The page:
If you stop and look at it there is no wonder why people are left the way they are. A reader looks up after some point and wonders where that great beginning went.  Some times they are even apathetic to the end of the villain because it was anticlimactic.  They are then left wondering why the end feels so poor while they enjoyed the series(assuming they finished it). Another reason is that if in book 1/2 they are ending a relationship or killing the ultimate villain then in book 4/5 they really shouldn't be doing the same things again.

Goodking and the Sword of Truth series is a good example of the repetitive. The first book is a great build up and then after that each book is pretty much the same. Some where around the 6th(may have been 7th) book when the Heroine was almost getting raped for the 7th or 8th time after them going through hell and back again, I kind of gave up. I finished that book and then never picked up another one. By this time, for the most part, I knew exactly how the story would end.

There are exceptions where the author wakes up to the fact. The Frost and the Night Huntress series#I'm speaking of the series and not the spin offs). I was about done after book 3. For a UF series it was annoying that at start of each greater conflict was their relationship conflict. The meat of the story always dealt with a much bigger conflict which, thankfully, made the relationship conflict redundant. Especially so because it happened at the beginning of each book. I'm not sure if it was the plan from the start or that she did wake up to the fact that you can't carry the over all series story with "and they broke up again".  Book 4 was a noticeable improvement and instead of this steady flat line there has been this feeling of build up.  To what we don't know yet, but if she can keep it up without falling back into what was happening in the first books then we could be in for a good series end.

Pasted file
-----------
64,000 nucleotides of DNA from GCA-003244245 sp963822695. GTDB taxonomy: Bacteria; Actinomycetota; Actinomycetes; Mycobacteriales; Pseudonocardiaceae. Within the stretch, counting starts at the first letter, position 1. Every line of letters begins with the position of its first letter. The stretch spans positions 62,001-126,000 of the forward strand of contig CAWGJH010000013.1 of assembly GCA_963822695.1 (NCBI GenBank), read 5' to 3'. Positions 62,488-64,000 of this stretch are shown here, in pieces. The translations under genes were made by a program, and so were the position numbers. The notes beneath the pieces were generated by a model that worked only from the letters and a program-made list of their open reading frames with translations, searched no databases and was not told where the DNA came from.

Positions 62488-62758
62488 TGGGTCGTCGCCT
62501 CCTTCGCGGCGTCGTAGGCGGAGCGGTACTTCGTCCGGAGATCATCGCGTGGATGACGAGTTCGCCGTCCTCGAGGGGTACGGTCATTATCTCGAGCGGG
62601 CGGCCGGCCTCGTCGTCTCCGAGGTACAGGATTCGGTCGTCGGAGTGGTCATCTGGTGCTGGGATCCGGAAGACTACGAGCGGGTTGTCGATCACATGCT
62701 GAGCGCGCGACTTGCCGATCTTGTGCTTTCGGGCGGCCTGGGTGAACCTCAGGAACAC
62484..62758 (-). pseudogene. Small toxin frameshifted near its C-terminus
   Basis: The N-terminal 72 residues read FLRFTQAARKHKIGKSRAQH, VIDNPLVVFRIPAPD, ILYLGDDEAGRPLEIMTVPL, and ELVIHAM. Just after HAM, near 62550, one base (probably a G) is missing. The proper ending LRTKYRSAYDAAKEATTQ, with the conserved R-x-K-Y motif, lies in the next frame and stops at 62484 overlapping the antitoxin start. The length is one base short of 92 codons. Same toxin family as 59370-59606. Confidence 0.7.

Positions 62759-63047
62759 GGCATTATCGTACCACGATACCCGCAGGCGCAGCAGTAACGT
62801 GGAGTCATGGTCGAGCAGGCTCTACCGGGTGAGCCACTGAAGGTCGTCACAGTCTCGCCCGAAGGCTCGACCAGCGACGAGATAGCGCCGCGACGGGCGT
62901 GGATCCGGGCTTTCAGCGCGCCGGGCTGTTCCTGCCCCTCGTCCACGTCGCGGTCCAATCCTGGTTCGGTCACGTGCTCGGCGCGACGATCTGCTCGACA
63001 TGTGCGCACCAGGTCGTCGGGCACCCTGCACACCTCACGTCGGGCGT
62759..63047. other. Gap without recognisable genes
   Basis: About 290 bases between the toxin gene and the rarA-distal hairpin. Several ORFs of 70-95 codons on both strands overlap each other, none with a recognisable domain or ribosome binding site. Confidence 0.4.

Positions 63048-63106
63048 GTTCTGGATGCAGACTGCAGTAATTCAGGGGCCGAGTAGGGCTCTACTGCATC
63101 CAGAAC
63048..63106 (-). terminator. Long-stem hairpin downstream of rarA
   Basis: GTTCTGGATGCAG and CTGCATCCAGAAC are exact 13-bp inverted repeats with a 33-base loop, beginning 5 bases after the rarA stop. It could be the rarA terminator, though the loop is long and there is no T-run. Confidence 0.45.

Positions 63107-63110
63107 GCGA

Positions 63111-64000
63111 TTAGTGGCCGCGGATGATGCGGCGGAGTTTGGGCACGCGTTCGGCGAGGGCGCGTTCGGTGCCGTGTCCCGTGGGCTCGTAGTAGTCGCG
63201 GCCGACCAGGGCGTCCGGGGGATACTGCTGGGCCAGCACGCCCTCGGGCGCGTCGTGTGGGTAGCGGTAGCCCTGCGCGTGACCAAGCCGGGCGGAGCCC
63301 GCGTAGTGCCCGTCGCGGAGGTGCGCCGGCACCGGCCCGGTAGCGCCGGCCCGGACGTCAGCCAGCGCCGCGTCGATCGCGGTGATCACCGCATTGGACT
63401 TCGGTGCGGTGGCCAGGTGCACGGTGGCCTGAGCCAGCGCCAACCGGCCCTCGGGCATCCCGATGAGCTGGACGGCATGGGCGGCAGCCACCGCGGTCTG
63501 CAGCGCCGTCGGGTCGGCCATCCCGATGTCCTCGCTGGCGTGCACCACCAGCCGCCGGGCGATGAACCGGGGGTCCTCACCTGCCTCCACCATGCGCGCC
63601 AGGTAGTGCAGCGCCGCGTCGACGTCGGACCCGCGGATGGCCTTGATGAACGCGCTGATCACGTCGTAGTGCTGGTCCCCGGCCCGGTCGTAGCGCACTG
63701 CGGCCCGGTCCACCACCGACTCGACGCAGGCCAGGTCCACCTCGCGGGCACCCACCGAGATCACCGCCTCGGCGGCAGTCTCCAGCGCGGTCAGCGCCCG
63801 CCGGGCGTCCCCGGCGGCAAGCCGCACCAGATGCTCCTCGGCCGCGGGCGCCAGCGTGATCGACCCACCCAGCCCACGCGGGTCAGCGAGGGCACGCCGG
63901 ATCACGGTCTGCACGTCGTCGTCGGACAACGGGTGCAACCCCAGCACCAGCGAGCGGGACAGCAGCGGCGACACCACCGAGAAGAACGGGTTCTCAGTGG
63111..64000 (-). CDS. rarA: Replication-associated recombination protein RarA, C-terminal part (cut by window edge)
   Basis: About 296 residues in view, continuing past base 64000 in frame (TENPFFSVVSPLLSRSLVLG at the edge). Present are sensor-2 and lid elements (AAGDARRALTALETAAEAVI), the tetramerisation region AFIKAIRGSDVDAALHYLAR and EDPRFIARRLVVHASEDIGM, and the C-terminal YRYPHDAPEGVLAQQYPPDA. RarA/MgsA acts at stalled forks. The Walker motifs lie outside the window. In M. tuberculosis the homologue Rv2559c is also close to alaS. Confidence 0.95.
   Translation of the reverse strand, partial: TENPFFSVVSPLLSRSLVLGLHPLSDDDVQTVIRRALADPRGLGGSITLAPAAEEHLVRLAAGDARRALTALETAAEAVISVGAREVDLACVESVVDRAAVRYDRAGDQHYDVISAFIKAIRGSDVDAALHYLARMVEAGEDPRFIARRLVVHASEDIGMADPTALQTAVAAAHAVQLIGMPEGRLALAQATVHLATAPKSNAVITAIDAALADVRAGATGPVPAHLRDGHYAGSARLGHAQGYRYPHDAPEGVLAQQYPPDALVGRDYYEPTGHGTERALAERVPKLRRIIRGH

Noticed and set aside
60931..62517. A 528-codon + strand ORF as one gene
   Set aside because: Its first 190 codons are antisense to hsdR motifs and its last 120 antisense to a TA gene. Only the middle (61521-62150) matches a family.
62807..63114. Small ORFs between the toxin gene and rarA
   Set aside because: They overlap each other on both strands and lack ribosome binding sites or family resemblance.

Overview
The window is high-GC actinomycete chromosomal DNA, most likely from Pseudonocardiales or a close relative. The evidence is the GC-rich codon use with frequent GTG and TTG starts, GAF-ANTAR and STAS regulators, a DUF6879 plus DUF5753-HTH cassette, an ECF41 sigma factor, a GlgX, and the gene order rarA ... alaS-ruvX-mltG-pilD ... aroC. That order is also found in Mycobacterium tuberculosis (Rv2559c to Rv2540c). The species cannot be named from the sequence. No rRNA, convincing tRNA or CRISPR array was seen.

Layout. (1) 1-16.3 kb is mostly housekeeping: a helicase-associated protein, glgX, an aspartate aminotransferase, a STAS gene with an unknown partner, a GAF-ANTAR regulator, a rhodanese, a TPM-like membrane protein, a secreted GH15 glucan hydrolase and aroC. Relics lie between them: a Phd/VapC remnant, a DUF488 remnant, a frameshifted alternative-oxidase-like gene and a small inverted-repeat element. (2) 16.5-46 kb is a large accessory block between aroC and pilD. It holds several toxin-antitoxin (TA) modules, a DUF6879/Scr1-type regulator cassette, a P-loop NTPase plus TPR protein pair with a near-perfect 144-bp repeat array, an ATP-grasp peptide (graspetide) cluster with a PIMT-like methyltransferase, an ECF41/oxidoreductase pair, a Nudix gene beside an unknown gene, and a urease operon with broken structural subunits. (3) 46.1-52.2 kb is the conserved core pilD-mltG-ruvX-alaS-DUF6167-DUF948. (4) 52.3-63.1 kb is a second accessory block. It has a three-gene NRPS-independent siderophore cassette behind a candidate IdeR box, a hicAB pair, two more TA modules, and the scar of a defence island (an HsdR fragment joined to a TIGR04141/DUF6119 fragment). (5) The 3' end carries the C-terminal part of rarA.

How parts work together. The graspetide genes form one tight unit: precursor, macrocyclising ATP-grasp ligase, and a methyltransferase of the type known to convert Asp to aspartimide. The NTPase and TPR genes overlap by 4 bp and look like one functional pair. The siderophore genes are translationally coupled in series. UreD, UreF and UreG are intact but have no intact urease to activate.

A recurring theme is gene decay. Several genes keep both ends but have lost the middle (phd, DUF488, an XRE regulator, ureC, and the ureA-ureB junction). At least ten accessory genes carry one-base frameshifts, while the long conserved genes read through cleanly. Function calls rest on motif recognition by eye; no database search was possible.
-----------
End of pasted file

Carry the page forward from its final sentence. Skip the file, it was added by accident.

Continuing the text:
As regrettable as Twilight is(mainly for the type of standards set), the series manages to keep sight of the fact(either on accident or no purpose). While the final book has its own BCR the whole final half of the book is a resolution. People who like "romance"(I quote because I know some romance readers would kill me for calling it a romance) have the whole end of the book(in spite of the conflict that is still occurring) to soak in their happily ever after. I feel safe in saying this because you'll notice that they were not calling for Meyer's head on a pike. You laugh, but I've seen animal less rabid over food than some of the fans over this series. I know a guy that went to buy the last book left of the series final for his daughter and lost an arm(ok I don't actually, but I'm sure it almost happened).

Build up, Climax, Resolution are important elements to a story and this becomes no less when dealing with a series as a whole. It becomes even more imperative if you are going to keep readers for the life of your series. You can't ignore this very basic aspect of storytelling. At some point you need to move past/resolve a subplot so that you can give way to new ones and not just the same ones reused.

(Did a little clean up.  Also updated chart 2 to show a better relationship between books and points along the plot line and add a note explaining the red line.)